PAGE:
Revolutionary High-Speed Signal Processor Analyzes 400,000 Images at the Same Time

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A team of global scientists has introduced an ultra-high speed signal processor that can analyze 400,000 real-time video images at the same time, potentially revolutionizing applications like autonomous driving and artificial intelligence. The processor can also perform 34 different activities at the same time, like finding the edges of objects, making edges clearer, and fixing blurriness in motion.

According to Interesting Engineering, nowadays researchers and tech experts struggle to meet the demands of real-time processing for large amounts of information, which are challenging in terms of processing speed and energy consumption, especially with the limitations of traditional electrical signal processing technologies.

This new processor is so powerful that the conventional electronic processors operating in Gigabyte/s are not enough to measure its speed- since it operates at a staggering 17 Terabits/s—over 10,000 times faster.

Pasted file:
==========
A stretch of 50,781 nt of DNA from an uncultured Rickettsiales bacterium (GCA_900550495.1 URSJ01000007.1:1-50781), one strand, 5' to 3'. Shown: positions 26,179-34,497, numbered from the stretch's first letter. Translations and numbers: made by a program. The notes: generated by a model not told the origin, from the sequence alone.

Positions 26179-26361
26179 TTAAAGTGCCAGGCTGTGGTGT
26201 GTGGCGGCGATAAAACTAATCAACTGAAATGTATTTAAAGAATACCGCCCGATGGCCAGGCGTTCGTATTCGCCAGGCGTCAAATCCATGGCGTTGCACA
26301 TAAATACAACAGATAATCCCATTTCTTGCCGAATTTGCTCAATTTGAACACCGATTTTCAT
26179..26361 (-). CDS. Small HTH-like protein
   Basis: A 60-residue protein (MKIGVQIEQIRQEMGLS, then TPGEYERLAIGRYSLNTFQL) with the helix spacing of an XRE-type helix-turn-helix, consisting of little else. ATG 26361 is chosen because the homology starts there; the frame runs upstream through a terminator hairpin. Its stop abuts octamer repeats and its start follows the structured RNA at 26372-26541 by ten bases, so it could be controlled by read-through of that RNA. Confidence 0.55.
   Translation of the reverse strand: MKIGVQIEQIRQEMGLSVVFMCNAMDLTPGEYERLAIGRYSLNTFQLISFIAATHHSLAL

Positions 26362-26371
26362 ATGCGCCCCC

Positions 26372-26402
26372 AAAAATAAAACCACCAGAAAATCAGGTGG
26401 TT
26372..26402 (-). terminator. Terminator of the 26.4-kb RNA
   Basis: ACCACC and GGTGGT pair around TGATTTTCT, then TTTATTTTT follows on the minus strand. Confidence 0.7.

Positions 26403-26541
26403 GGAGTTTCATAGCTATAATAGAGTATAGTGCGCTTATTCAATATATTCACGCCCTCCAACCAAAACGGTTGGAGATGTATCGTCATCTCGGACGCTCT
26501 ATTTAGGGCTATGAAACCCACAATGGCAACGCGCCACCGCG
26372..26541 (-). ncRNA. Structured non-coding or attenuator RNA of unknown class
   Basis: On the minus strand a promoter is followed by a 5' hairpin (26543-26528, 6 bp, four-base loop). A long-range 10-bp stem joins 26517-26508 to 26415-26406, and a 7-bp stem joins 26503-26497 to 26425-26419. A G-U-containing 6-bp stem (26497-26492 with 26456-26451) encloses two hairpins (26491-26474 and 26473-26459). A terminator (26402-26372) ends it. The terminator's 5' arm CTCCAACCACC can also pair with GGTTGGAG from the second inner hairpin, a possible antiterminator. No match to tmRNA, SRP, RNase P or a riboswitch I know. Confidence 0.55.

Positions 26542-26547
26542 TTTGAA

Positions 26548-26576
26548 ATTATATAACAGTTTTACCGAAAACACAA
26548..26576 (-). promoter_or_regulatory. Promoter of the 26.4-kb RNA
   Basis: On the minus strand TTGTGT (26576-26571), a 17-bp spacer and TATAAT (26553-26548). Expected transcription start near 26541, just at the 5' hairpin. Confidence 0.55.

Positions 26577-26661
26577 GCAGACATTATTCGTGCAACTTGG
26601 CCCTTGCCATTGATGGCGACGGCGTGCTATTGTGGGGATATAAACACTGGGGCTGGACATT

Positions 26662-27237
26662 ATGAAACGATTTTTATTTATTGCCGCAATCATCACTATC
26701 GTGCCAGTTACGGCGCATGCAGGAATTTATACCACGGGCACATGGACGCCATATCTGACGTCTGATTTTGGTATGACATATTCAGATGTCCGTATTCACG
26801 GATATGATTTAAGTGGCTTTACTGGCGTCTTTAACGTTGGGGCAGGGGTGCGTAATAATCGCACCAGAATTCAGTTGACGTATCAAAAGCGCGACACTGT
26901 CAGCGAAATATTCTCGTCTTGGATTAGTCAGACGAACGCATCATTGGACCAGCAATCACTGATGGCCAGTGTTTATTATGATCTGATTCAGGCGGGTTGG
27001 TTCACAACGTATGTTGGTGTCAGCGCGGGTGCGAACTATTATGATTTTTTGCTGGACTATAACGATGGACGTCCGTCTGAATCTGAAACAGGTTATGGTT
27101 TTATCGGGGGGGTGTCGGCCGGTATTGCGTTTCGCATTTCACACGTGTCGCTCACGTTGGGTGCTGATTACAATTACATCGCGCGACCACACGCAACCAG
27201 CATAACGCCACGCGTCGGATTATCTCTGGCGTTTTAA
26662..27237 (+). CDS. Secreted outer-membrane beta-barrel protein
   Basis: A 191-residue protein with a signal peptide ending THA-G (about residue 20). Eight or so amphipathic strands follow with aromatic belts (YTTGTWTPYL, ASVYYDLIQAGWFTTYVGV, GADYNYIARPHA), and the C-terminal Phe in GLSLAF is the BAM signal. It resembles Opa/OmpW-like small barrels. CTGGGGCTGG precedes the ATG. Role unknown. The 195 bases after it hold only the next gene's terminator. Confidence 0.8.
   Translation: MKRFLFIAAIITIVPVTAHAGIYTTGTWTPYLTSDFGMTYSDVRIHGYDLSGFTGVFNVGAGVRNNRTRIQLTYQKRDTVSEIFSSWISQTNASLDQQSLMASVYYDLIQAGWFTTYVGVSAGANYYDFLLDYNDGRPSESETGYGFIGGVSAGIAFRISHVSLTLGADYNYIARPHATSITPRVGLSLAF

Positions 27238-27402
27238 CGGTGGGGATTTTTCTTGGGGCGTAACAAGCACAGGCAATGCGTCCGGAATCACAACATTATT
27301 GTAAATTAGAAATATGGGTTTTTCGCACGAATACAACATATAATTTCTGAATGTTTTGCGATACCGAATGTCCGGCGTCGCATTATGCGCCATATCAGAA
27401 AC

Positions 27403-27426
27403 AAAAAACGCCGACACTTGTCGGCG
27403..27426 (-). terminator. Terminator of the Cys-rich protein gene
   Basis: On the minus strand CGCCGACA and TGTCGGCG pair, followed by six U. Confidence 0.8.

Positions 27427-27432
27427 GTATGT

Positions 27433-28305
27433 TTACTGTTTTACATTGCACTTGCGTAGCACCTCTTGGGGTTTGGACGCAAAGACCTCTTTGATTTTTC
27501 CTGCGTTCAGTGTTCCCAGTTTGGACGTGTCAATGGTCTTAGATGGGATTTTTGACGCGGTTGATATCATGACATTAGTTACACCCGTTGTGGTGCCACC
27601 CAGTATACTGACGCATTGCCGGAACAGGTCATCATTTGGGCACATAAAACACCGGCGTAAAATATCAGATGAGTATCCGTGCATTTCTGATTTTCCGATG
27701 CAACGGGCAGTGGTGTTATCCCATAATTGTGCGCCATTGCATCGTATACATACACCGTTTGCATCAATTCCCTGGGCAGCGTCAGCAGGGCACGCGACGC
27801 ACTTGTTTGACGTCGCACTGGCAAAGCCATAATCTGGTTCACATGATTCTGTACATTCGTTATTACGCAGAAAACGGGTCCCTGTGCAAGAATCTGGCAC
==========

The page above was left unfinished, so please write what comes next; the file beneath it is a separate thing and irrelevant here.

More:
To make quick decisions in real-time, especially in applications like autonomous driving and artificial intelligence, there’s a need for super-fast analysis of video images. Therefore, this new technology has many possible applications, including self-driving cars, drones, cell growth tracking for virus and cancer analysis, optical neural networks, high-speed imaging, 3D holographic displays, and more.

Apart from the obviously impressive speed, this new system is very flexible and can perform lots of different tasks without changing its physical parts.

The researchers report that the key to achieving this remarkable speed is an integrated optical microcomb, a special technology that overcomes the limitations in bandwidth and energy found in electronic systems.

Professor David Moss from Swinburne University of Technology, who led the research, said in an interview with Techxplore: “This is a game-changer. These are portable, ultra-precise optical rulers that could be used for everything from handheld breath scanners to detecting small movements of objects in space or finding Earth-like exoplanets.”